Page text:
White Rhino in Greater Kruger, South Africa
White Rhino in Greater Kruger, South Africa

Framework for a South Africa family safari

Kruger & beach –  time on safari + a week in Mauritius (this combination requires 1 night at a Johannesburg airport hotel due to schedules). Alternatively you can fly or take a road transfer across the border to Mozambique for time on the beach. Optimum time for this type of trip is May to October.

Family Caper – 10-14 day self-drive trip exploring Cape Town, winelands, the Garden Route and a safari in the Eastern Cape. Optimum time for this is October to April. You can expect wild beaches, the chance to spot whales from the coast, boat trips, characterful and small boutique style accommodation and a grand finale in the Eastern Cape on safari.page 15 inset FAMILY 5

 

 

 

 

There are plenty of other exciting family holiday options in Southern Africa – how about Zambia and Malawi, or Zimbabwe and Botswana?

Victoria Falls in the Emerald Season
Victoria Falls in the Emerald Season

Things to consider

  • Rooms – family units – it can be a bit intimidating if it’s your first time staying in a safari tent so where possible we recommend family units so that all the family can be together. If you hear a lion roar in the night it’s good to be on hand and share the experience.
  • Camps with swimming pools are great for families, inviting relaxing time after breakfast or before the afternoon drive.
  • Depending on season you may prefer properties with air con.
  • Some camps offer special ‘Little Warrior’ or kids’ programmes as well as kids meals and even babysitting so please do enquire depending on the age of your children.
  • Vehicles – it is usual for you to share game drives with other guests in the camp vehicles. Some camps offer exclusive vehicles for a supplement – please enquire. Some camps insist that families with young children (under 7) book an exclusive vehicle. Most vehicles seat 6 guests but it does vary from place to place.
  • Age restrictions – many camps/lodges have a minimum age of 7 years so please check with us if you are travelling with younger children. We do have some camps that have discreetly fenced boundaries which might be safer for families with young children rather than those which are completely open. Camp staff (known as Askaris in East Africa) accompany you to and from you room after sundown.
Kaya Mawa, Lake Malawi
Kaya Mawa, Lake Malawi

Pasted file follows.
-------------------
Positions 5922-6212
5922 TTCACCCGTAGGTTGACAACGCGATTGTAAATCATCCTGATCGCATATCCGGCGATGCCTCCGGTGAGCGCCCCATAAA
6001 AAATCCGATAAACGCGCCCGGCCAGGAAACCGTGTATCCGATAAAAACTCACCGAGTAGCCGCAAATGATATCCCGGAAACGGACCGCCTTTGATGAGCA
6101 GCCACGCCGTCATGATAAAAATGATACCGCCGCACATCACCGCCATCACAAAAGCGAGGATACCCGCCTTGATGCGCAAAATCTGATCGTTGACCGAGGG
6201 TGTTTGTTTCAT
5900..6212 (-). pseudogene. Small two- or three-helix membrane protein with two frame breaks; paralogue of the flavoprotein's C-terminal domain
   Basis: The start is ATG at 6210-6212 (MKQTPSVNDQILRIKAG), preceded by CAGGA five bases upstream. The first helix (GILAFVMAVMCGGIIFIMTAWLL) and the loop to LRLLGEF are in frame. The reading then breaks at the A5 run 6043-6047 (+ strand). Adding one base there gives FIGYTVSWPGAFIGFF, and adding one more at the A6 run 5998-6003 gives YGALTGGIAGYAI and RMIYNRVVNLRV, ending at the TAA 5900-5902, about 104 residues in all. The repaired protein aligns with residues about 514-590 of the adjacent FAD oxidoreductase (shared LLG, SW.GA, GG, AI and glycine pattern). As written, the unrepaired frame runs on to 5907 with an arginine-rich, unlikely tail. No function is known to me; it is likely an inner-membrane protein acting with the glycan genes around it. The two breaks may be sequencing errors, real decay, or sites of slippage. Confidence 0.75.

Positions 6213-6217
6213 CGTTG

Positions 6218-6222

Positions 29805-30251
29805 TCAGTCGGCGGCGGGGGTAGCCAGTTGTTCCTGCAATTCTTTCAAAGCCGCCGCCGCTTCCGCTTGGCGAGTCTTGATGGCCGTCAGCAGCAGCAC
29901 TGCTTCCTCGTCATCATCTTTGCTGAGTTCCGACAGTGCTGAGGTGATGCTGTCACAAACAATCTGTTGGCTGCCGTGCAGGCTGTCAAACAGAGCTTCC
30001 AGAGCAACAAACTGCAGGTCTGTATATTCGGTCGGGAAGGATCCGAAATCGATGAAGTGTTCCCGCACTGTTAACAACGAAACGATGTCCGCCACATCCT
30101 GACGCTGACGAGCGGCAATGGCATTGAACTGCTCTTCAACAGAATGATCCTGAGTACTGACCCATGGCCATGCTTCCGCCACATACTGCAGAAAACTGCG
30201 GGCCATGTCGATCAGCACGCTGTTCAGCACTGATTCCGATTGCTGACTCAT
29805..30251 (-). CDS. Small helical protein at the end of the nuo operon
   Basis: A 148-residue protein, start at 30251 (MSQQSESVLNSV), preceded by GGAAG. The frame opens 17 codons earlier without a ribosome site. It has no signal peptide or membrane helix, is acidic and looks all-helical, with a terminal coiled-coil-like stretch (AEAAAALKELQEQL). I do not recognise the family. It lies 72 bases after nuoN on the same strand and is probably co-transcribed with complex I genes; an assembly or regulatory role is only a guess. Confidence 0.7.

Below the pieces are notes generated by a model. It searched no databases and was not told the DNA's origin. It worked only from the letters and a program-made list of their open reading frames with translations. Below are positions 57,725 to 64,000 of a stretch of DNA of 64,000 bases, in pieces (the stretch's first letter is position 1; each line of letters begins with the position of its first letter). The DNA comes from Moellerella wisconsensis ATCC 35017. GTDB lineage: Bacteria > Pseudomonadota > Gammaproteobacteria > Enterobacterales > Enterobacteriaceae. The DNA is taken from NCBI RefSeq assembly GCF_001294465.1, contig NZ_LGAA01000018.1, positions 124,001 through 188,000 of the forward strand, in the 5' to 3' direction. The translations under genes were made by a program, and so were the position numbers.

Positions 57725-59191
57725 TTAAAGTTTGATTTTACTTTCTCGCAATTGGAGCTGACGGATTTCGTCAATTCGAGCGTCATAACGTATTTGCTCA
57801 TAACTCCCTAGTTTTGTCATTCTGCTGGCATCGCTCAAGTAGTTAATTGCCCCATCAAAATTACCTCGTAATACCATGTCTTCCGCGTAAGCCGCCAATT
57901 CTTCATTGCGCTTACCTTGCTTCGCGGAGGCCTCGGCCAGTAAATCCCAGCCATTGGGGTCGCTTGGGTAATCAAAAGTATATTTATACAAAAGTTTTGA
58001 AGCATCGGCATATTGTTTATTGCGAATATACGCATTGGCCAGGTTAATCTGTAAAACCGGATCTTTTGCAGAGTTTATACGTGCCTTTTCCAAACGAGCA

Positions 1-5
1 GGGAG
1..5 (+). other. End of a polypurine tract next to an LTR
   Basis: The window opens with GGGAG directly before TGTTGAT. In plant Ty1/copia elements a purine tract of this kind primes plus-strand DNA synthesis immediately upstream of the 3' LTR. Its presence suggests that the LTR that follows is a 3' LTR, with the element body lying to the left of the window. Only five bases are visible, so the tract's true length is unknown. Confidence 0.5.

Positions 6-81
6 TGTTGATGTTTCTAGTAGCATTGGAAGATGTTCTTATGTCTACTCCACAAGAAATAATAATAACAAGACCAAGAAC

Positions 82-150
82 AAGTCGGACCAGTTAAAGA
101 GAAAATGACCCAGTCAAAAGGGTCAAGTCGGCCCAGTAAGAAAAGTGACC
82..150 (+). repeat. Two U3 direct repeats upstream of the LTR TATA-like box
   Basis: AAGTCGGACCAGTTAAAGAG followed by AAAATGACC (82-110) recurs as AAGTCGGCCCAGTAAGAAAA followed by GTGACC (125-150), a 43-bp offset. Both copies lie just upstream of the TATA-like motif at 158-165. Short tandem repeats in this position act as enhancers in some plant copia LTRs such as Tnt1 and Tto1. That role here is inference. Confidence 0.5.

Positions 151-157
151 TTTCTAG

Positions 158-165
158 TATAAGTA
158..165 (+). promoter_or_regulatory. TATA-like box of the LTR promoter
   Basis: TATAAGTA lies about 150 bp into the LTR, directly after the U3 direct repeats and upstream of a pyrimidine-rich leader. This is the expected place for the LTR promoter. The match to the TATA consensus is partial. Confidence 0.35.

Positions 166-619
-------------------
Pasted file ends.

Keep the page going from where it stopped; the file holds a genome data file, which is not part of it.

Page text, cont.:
What does it cost?

Cost depends on a range of factors including time of year you travel, how far in advance you book, availability and number of people/ages of children in your family.  Your preferred style of safari/ length of stay will also impact spend. £3000-£5000 per person is a realistic budget bracket.

More inspiration and suggested itineraries at realafrica.co.uk

 

A Family safari one year on. What do the kids remember best?

Its nearly a year since our family safari to Kenya. We’ve just loaded a short video I’d made for our friends onto our popular YouTube channel as it gives a read insight into such a holiday. It’s obvious as you watch it that all the children (and adults) were having a great time, something that was evident at the time and upon our return.

To watch our family safari video, just click here.

A year later what can they remember? It’s a consideration many people have when trying to decide when to take the family on a big holiday. The children have to be old enough to enjoy it, young enough to want to be seen with their parents but old enough that they will remember it for longer than the wheels touching the tarmac back in the UK.

We had five kids with us, ranging from 6 to 13. The friends we travelled with were over for a meal last weekend so I took the opportunity to ask them what they remembered as the best bit of the holiday.

The two thirteen year-olds thought about it the most, reminiscing about several things. The boy enjoyed the time spend with our guide. He always sat in the front of the safari vehicle with him, asking him lots of questions and enjoying the conversations they had. In fact they are still in contact via the lodge Facebook page so that his knowledge of the African seasons, flora and fauna had continued to grow. I think we have a safari guide in the making.

The thirteen year old girl had different memories. She’d loved the tents, most of the soaps and small bottles of shampoo ending up in her luggage. She had loved visiting the Sheldrick elephant or phage, especially when we’d been allowed to walk with the babies as they went out to forage. She too had enjoyed the game-viewing, one moment in particular when an old lioness from the Marsh pride had walked past our vehicle, its eyes fixed on her. She remembered how cold and ruthless its eyes were.

Next to be asked was the 10 year old girl. She replied immediately. It was the visit to the school. Its a school that Real Africa helps finance and the children spent an hour with some of the pupils doing a reading lesson in the library. One thing had really surprised her; not all children in Africa are starving or ill. These children, while not at all “rich”, were well fed and happy. Brought up on a diet of Comic Relief campaigns and Children in Need appeals (both worthy causes) her mind had assumed that the images they showed were universal.

The nine year old boy went for something else, the game-drives. He’d loved seeing the leopard kill – what 9yo boy wouldn’t – but he had loved the experience of driving. In a big 4×4, open sided, sliding in the mud (we went at Easter which is the Kenyan wet season). he vividly remembered an afternoon squall that had blown in one canvas side getting everybody drenched.

Last but certainly not least was the 6 year old boy. He informed me that he’d liked the baby zebras and the fact that he could drink as much lemonade as he wanted as it was free. A sensible choice, based on the fact that his father and I both appreciated the fact that the Simba beer was free too… He’d also likes the giraffe centre as their tongues were black.

As you can see, they all remember the trip. As we sat around the table lots of memories were talked about and chuckled about. It was a trip they all enjoyed and will continue to do so, I suspect, for many years to come.

By Robert Ferguson